A U.N. expert says children are increasingly victims of armed conflict, with two million killed in the last 10 years.
The U.N. representative for Children in Armed Conflict, Radhika Coomaraswamy, says children suffered disproportionately during the recent conflict between Israel and Hezbollah guerillas in Lebanon.
"The recent war in Lebanon, where far more children were killed than combatants, points to the fact that we have entered a dangerous era, where the basic principles of international humanitarian law, the foundation of all our work, is now being called into question."
Coomaraswamy explains what those principles are.
"The distinction between civilians and combatants, the principle of proportionality and the refusal to use civilians as human shields are principles that have sustained traditional armies and restrained the brute use of force in a civilized world," she added.
The United Nations reports the rights of children are being violated in more than 30 countries. In the last decade, the U.N. says, two million children have been killed in armed conflict, and six million children have been permanently disabled or injured.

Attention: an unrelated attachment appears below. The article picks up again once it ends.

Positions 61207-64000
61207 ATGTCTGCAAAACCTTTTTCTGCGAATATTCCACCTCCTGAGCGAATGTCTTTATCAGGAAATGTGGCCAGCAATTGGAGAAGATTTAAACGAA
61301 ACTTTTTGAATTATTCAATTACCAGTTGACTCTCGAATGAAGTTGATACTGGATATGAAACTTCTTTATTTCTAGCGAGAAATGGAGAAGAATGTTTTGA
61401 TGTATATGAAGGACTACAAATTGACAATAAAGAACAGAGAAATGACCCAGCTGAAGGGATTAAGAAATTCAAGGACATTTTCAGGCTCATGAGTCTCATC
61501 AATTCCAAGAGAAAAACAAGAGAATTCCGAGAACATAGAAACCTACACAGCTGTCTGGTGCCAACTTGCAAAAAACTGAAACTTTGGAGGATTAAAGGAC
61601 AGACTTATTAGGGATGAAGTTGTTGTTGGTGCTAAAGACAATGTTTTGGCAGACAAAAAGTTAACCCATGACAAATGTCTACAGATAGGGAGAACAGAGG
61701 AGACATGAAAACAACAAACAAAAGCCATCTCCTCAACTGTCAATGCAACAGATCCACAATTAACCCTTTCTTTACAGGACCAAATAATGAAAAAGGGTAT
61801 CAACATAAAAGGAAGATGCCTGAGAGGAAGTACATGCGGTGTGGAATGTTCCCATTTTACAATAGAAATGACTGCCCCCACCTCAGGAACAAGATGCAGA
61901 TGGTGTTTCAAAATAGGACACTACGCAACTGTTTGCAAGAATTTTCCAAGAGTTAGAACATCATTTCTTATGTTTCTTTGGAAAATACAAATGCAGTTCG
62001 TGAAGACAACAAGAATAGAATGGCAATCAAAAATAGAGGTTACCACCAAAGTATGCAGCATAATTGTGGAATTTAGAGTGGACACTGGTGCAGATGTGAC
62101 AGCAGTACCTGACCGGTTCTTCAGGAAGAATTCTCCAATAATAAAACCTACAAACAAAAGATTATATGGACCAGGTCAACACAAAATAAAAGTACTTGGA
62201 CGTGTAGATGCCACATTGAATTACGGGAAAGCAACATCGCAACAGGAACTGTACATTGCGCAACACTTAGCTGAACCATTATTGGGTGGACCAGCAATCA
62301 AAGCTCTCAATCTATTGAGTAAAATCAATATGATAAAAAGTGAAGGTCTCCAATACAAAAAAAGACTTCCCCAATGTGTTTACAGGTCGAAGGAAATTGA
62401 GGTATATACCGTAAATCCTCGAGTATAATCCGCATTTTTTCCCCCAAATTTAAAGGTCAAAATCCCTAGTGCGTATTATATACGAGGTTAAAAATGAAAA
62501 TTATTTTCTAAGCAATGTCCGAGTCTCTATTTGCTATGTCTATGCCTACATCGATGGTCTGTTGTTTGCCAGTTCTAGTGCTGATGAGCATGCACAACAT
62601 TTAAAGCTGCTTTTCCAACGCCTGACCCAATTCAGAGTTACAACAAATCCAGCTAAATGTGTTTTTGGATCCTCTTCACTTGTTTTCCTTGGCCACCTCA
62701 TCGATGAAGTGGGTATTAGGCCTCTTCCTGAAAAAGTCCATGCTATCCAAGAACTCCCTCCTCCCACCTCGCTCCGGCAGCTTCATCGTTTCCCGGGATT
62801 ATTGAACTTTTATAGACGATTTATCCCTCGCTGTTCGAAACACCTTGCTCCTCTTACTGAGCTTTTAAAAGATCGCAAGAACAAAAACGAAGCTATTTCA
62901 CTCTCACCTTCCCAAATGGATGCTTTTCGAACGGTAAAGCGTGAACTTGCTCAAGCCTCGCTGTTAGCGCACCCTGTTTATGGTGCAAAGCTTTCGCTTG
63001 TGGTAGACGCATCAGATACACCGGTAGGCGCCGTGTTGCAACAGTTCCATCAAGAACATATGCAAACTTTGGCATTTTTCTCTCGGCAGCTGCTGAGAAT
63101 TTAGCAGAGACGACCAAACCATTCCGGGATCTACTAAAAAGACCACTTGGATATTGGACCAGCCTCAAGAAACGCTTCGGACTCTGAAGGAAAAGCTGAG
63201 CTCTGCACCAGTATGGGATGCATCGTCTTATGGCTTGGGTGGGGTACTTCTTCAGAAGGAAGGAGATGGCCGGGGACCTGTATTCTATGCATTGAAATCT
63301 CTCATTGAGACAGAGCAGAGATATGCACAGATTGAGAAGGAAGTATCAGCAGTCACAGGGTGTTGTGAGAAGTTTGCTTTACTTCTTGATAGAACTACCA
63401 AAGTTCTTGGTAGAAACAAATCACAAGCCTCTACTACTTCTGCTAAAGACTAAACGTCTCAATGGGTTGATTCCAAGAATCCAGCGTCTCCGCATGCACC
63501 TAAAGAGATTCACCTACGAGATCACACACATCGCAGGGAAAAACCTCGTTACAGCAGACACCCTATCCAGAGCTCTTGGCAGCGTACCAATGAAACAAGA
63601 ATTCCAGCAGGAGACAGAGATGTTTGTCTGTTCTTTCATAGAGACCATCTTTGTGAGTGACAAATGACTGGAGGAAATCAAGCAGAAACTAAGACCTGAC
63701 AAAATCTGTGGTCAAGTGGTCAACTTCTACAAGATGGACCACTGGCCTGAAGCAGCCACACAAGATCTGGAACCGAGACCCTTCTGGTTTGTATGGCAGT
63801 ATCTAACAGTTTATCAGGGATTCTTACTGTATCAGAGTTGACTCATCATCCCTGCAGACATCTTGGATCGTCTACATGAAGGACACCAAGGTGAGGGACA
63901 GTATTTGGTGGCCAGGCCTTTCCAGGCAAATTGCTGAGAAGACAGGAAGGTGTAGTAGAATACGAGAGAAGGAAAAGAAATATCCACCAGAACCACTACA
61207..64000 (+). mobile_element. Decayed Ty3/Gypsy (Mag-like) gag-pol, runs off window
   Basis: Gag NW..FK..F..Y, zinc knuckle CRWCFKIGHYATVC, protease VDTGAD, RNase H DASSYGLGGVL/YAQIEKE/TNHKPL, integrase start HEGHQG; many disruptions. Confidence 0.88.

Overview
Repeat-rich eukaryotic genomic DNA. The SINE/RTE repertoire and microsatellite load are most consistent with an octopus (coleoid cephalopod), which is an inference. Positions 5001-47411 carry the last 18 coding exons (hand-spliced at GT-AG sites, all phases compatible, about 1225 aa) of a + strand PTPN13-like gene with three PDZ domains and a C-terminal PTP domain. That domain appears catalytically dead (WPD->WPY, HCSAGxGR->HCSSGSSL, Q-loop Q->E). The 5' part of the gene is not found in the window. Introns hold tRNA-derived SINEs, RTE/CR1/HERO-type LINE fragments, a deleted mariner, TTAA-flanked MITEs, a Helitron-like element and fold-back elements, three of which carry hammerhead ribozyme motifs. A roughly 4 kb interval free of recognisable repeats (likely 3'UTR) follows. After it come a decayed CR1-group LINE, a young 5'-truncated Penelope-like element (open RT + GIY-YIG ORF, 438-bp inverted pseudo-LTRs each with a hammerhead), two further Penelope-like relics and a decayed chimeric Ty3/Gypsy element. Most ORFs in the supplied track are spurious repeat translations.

It says more than 250,00 children are recruited as child soldiers, and tens-of-thousands of girls are being subjected to rape and other forms of sexual violence. It says abductions are becoming more widespread.
Coomaraswamy urges the U.N. Human Rights Council and other agencies to do more to protect children in war.
She says, a report on the situation of children in the Democratic Republic of Congo spurred action in the Security Council.
"As a consequence of this report the Security Council Working Group on Children and Armed Conflict adopted certain conclusions and recommendations, including writing to the government of the DRC to ensure that it take effective action against impunity, urging MONUC [U.N. organization mission in DRC] to be proactive in arresting [rebel leader] Laurent Nkunda, a gross violator of the rights of children, and in requesting the sanctions committee to take necessary action against the MRC [Congolese Revolutionary Movement]," she said.
The human rights expert says monitoring of abuse is being stepped up in countries such as Burundi, Somalia, Sudan, Ivory Coast, Sri Lanka and Nepal. This information will be given to the Security Council for it to take action.